“We find ourselves at a crossroads between environmental disaster and a new industrial revolution: a shift from the ruthless exploitation of nature toward cooperation with it. Decoupling economic growth from environmental consumption is an ambitious goal but also an achievable one.” So argues Ralf Fücks, a chief intellectual among the German Greens and co-president of the Heinrich Böll Foundation. His new book Green Growth, Smart Growth, with a foreword by Anthony Giddens, released on June 16, 2015, outlines a way forward in this necessary great transformation. Drawing on the German policy experience of tackling climate change, outlines a positive way forward a new approach to economic thinking, scientific and technological innovation and proactive democratic policymaking.
An interview with Ralf Fücks conducted by Alexandra Magaard, Energy and Ecology Intern at the Heinrich Böll Foundation’s office in Washington, D.C.
Q: Why do you feel that there is a need to rethink traditional growth strategies?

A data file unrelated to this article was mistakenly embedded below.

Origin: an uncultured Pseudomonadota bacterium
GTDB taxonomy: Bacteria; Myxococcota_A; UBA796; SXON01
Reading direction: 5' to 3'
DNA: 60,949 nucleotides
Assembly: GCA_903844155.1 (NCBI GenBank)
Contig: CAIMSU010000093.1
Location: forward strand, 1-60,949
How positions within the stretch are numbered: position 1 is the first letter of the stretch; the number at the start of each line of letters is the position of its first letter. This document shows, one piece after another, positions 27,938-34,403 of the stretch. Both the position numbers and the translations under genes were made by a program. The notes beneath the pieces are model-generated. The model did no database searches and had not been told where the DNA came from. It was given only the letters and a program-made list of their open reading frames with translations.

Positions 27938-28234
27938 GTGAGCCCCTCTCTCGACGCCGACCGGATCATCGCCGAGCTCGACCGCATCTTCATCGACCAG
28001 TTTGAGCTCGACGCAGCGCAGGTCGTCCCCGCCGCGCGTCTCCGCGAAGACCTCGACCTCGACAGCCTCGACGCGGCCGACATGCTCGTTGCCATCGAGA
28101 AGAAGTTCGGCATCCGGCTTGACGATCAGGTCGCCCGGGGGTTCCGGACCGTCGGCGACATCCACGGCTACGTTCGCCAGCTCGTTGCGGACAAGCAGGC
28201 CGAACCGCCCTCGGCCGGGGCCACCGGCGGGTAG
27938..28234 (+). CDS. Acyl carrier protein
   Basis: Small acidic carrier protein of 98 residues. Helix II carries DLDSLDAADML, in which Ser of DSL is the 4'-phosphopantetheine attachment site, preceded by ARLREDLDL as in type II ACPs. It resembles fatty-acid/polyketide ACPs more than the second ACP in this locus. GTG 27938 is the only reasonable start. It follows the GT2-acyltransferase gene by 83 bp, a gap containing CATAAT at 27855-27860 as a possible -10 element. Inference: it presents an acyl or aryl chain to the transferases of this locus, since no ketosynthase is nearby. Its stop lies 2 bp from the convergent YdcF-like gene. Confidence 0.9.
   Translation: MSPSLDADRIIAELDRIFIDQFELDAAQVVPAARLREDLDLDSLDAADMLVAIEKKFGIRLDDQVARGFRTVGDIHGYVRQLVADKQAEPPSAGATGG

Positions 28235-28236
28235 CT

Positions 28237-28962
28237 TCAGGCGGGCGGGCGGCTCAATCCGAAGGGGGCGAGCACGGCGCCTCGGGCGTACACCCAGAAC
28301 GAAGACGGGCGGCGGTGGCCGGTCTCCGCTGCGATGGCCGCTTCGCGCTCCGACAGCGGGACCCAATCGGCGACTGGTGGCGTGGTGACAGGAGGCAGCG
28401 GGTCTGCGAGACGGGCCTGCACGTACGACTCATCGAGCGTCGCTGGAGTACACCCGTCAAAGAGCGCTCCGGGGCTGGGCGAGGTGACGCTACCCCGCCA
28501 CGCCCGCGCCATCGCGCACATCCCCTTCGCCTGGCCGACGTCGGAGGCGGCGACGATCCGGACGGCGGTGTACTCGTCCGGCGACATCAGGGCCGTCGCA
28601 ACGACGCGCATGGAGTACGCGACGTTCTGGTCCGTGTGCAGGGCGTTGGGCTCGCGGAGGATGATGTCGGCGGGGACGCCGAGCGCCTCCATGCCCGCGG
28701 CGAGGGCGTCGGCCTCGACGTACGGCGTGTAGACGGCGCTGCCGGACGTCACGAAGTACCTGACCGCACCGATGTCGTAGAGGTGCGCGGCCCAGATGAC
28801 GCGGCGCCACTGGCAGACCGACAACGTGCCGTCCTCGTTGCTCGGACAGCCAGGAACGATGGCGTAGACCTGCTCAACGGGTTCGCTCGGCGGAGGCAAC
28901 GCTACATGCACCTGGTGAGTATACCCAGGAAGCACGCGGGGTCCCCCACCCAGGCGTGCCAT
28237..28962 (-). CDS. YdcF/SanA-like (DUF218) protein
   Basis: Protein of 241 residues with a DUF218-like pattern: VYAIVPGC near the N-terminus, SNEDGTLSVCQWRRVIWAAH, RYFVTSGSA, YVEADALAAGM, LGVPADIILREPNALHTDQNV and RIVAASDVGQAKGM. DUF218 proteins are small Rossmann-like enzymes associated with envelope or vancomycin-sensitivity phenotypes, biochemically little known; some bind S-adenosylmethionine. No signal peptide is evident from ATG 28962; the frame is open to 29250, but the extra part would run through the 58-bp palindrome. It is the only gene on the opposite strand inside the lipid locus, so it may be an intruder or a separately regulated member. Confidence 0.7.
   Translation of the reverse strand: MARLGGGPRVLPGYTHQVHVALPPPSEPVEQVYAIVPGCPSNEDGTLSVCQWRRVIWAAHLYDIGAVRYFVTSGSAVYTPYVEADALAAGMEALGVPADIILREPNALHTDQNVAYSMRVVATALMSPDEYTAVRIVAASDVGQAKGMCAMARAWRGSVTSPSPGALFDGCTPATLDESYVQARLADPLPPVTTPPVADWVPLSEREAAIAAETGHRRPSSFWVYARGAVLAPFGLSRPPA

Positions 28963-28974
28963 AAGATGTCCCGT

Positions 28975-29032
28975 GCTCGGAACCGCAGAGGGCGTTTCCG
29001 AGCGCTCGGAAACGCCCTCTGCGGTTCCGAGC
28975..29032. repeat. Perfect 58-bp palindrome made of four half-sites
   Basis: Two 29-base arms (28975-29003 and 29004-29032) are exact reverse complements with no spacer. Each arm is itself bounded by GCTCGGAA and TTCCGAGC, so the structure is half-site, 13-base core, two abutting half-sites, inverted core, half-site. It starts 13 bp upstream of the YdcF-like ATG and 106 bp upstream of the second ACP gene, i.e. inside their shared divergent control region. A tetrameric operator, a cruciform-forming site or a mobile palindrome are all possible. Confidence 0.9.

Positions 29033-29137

Ralf Fücks: We are confronted with two fundamental and contradictory developments. On the one hand, we are living in an era of global economic growth, driven mainly by the transformation of agricultural societies in the former third world into industrialized countries, accompanied by rapid urbanization. Up to the middle of this century, the number of urban citizens will double from 3.5 bn people today to about 7 bn by 2050. Simultaneously, we are seeing a rapid increase of the global middle class. Every year, between 80 and 100 million people enter this modern lifestyle. This process is deeply correlated with global economic growth. Over the last twenty years, the global economy grew by 4 percent on average per year in spite of all crises and turbulences. And even if that pace were to slow down a bit, the global GDP is still set to double over the next twenty years. So, we are living in an age of economic growth, whether we like it or not.